BISMARCK — Many North Dakotans are split over the nomination of Rep. Deb Haaland to head the U.S. Department of Interior, with some backing her passion for equality and Indigenous rights and others opposing her views on energy and the environment.

The U.S. Senate could make history on Monday, March 15, by confirming Haaland, a New Mexico Democrat, as the next interior secretary and the first Native American to lead a Cabinet agency. The sprawling department includes the Bureau of Land Management, the National Park Service, the U.S. Fish and Wildlife Service and many of the agencies that collaborate with the country's 574 federally-recognized tribal nations.

Haaland, a citizen of Laguna Pueblo, has garnered enough support from senators to make her confirmation likely, with the Senate Energy Committee voting 11-9 in favor of her leading the Department of Interior. Only one Republican joined the committee's 10 Democrats in their support of her.

During her confirmation hearing last month, Republican senators aggressively questioned Haaland about her views on fracking, oil pipelines and the energy sector as a whole. Haaland told them she would support President Joe Biden's wide-sweeping plans to combat climate change, but she would make sure to strike a balance between pursuing Biden's climate agenda and relying on fossil fuels.

“There’s no question that fossil energy does and will continue to play a major role in America for years to come. I know how important oil and gas revenues are to fund critical services,” Haaland said during her hearing. “But we must also recognize that the energy industry is innovating, and our climate challenge must be addressed."

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Many Native Americans back her confirmation as interior secretary — a position that oversees agencies that work with tribal nations, like the Bureau of Indian Affairs and the Bureau of Indian Education — and many agree that having someone in a position of power who understands them is long overdue.

Mark Fox, chairman of the Mandan, Hidatsa and Arikara Nation, said it's “relieving” to have a Native American in line for a cabinet position. “It’s a really good thing for Indian Country, for tribal nations to get representation or have somebody familiar with Indian Country at that level,” Fox said.

An estimated 42,700 North Dakotans identify as Native American or Alaska Native, according to the U.S. Census Bureau.

As a U.S. representative, Haaland has been a leading voice on issues like the crisis of missing and murdered Indigenous women, tribal sovereignty and respecting treaty rights.

Her confirmation hearing raised questions of bias, with some saying senators would not have asked such pointed questions if she was not a Native woman. One tribal chairwoman told The Associated Press that if anyone else was being questioned for the position, “they would not be subjected to being held accountable for their ethnicity.”

The Department of Interior manages an array of lands in North Dakota. Its jurisdiction includes the Theodore Roosevelt National Park, land along some of the Missouri River, portions of western North Dakota counties, and any federal mineral resources, including those beneath the five American Indian reservations with which the state shares borders, said Mike Humann, North Dakota's surface division director within the state's Department of Trust Lands.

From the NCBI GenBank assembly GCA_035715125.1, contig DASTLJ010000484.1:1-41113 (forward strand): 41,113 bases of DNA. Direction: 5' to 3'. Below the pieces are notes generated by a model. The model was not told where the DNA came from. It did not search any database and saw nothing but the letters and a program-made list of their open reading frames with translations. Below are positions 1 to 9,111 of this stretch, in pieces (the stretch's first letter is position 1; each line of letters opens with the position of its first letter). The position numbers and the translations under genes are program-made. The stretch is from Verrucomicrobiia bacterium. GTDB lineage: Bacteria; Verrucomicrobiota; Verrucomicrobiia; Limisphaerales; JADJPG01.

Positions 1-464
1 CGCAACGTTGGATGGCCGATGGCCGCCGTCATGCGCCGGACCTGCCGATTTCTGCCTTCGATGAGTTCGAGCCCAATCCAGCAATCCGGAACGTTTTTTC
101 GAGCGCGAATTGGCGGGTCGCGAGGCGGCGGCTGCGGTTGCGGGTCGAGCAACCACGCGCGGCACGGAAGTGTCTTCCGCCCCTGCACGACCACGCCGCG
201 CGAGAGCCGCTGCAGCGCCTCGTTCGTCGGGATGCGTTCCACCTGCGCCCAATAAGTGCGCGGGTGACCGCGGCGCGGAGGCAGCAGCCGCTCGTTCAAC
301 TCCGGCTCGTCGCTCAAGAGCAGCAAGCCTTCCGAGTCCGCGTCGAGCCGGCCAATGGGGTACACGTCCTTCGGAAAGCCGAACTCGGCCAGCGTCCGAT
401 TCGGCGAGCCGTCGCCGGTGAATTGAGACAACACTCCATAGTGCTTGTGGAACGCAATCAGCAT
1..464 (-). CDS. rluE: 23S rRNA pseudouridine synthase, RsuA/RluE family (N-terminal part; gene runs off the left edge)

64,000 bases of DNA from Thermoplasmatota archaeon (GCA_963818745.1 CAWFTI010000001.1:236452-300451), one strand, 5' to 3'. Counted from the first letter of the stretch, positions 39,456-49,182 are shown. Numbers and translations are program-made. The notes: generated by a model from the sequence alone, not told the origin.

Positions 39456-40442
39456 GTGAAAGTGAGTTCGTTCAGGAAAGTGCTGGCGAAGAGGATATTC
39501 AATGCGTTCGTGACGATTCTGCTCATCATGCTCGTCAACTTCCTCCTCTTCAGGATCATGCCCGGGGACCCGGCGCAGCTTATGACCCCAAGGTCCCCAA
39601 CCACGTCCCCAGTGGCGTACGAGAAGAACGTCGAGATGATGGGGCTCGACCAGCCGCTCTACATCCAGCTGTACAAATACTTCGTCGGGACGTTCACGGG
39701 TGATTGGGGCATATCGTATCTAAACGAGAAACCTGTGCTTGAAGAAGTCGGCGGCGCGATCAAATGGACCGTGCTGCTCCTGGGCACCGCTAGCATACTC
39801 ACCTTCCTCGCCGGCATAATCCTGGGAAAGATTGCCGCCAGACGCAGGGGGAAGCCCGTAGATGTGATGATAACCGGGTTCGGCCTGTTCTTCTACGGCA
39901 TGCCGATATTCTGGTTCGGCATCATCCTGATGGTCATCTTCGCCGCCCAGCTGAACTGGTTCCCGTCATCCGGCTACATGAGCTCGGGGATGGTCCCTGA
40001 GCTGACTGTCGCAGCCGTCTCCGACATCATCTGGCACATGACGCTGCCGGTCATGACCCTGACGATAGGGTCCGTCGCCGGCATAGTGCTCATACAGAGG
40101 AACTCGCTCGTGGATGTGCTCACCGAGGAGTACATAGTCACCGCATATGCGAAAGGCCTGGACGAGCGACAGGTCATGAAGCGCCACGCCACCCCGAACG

Because the state's grasslands fall under the U.S. Department of Agriculture's jurisdiction and because much of North Dakota is private land, the Department of Interior does not hold a significant amount of assets in the state, Humann said.

Both of North Dakota's Republican U.S. senators, John Hoeven and Kevin Cramer, oppose Haaland's confirmation.

At her confirmation hearing, Hoeven cited concerns about her "refusal to recuse herself from matters related to the Dakota Access Pipeline." Hoeven questioned her about her views on a possible shut down of the pipeline that carries North Dakota oil to market and said he was concerned that she attended some of the DAPL protests back in 2016.

“I did go to stand with the water protectors,” Haaland told Hoeven. “The reason I did that is because I agreed with the tribe that they felt they weren’t consulted in the best way. I know that tribal consultation is important and that is the reason I was there.”

If confirmed, it's unclear how much control, if any, she would have over DAPL, as the Department of Interior is not involved in the pipeline's permits to operate.

Cramer said Haaland’s views are “radical and out of touch with North Dakotans."

"She is an environmental extremist who would rather lock up our public lands than manage and utilize them to the benefit of the public," Cramer said in a statement.

Alexandra Klass, an energy resources and environmental law professor at the University of Minnesota, said it's not surprising that Republican senators who represent states with energy resources would be opposed to confirming Haaland.

Haaland's reputation as an active proponent for the environment makes her an unsavory candidate for many Republican senators, Klass said, noting that she thinks Haaland, as secretary, could help the nation transition to cleaner energy and create clean energy jobs.

If confirmed, Haaland said she will prioritize consulting with stakeholders before decisions are made and hear all viewpoints about an issue.

"It's difficult to not feel obligated to protect this land, and I feel that every Indigenous person in this country understands that," Haaland said at her confirmation hearing.

Readers can reach Forum reporter Michelle Griffith, a Report for America corps member, at